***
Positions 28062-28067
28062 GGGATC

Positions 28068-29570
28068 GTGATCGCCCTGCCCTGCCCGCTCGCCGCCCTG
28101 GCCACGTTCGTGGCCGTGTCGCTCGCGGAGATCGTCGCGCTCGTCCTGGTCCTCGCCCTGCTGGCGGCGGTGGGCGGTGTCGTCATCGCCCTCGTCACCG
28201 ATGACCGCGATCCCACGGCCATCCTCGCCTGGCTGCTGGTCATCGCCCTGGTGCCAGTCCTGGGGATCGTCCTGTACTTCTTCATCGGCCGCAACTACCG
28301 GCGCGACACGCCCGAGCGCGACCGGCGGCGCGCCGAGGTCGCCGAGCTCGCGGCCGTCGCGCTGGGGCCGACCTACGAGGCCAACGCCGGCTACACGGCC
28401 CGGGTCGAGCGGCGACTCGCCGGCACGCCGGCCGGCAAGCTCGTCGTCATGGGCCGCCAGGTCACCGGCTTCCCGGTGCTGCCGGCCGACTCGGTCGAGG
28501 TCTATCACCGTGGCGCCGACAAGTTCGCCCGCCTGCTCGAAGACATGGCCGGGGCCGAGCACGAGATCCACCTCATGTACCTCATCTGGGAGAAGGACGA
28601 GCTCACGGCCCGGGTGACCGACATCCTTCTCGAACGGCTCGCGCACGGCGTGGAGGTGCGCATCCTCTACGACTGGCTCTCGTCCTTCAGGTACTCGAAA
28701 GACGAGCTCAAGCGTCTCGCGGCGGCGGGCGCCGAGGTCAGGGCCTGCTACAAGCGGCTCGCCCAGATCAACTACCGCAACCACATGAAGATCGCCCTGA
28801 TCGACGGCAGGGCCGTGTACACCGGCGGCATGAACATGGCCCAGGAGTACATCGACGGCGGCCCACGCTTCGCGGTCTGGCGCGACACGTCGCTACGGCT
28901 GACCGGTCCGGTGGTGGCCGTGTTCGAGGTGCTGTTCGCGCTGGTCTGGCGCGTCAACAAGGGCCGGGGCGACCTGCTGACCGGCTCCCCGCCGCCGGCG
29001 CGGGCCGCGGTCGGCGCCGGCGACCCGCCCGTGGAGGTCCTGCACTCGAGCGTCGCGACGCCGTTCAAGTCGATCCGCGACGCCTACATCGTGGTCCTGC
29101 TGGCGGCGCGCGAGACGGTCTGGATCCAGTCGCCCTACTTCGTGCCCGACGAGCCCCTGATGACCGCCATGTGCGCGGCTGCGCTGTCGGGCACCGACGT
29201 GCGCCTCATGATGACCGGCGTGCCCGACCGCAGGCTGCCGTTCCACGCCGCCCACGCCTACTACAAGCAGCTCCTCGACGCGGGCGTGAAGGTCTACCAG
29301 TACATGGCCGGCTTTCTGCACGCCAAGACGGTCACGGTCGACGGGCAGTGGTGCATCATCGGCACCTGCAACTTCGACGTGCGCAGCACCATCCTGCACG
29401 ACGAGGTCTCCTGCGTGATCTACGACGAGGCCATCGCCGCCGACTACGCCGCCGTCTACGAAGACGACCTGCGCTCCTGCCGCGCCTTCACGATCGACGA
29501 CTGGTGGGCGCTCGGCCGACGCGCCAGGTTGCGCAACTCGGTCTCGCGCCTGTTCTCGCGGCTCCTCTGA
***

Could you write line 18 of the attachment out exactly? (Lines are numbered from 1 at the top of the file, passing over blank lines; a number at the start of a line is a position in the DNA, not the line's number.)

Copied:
29401 ACGAGGTCTCCTGCGTGATCTACGACGAGGCCATCGCCGCCGACTACGCCGCCGTCTACGAAGACGACCTGCGCTCCTGCCGCGCCTTCACGATCGACGA